If that is true, and the Spirit is not a guarantee for the Christian that we will understand everything accurately, well, then what do we need in order to help understand God’s word to the fullest? Remember, I’m not saying that you need external things in order to understand the truths and simple things of the gospel. I’m saying there are other things revealed therein that we need other resources for.

Well, what are some examples of those? This past Sunday, I preached on divorce out of Mark 10. There’s a lot of context surrounding what leads to the dialogue displayed in Mark 10 that you can’t get from scripture. For instance, the disagreement at that day amongst the popular schools of thought of two rabbis, Hillel and Shammai. You don’t learn of that in scripture, but that is most certainly what is behind the Pharisees’ question, because they live in this day and they had a perspective. We know that from extra-Biblical writing.

We can better understand the context of their question from things we learn from outside of scripture, or what about what some people have said is the exception for divorce in Matthew 5 and 19, where Jesus is recorded as saying, “I don’t permit divorce except for porneia? That would be the Greek word, and we translate that as immorality. Well, what does that mean? That passage doesn’t tell you, and good, Spirit-filled, Bible-believing Christians come to different answers. But we can try to get more accurate in the answer we come to by looking at other resources.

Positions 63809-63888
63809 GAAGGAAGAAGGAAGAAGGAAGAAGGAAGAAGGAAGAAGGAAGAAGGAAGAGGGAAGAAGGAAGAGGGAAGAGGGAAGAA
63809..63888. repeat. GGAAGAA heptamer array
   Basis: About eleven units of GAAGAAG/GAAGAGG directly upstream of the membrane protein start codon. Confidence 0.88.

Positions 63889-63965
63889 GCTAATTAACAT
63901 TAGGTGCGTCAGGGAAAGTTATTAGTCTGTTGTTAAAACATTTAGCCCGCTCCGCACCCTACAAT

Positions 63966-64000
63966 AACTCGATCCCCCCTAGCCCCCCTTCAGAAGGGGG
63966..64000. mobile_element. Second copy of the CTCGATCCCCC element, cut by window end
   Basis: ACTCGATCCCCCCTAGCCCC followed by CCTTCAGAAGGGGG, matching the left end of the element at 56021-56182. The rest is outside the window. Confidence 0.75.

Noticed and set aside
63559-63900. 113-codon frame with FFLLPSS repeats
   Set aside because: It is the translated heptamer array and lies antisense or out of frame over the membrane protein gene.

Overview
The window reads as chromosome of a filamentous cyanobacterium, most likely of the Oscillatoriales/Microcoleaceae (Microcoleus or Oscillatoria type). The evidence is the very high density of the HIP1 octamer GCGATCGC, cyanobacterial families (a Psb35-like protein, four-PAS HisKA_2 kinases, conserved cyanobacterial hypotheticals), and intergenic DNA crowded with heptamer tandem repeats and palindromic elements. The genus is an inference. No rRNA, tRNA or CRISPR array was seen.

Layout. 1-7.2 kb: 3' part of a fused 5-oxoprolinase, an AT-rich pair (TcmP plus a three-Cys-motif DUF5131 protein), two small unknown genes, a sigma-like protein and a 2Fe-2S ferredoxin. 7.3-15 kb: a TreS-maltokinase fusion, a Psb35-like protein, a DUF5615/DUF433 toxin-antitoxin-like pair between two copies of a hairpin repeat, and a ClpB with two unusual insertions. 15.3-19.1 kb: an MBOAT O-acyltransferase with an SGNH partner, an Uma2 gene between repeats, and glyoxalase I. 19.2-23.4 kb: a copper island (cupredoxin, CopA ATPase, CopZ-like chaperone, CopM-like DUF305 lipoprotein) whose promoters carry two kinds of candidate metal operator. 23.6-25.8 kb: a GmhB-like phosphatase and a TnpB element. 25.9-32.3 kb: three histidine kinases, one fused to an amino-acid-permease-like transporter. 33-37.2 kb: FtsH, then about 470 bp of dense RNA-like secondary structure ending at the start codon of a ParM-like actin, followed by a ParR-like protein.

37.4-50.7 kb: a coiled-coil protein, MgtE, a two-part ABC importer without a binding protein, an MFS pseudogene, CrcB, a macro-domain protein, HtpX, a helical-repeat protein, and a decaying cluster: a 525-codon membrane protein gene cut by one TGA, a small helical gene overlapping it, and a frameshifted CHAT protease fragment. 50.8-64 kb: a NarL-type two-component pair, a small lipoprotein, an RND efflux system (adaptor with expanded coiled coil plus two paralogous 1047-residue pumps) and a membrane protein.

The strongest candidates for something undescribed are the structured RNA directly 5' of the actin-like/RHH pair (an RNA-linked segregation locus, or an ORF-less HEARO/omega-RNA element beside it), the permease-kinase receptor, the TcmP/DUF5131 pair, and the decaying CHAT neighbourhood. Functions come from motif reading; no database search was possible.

What do we know about that word from how it was used in that time period outside of the Bible? How is that word used in the Bible? What were some of the contextual factors in who Matthew was writing to that we know from non-Bible data that could help us understand how he might have been addressing that situation? All of that to say, other contextual information helps us better understand the scriptures.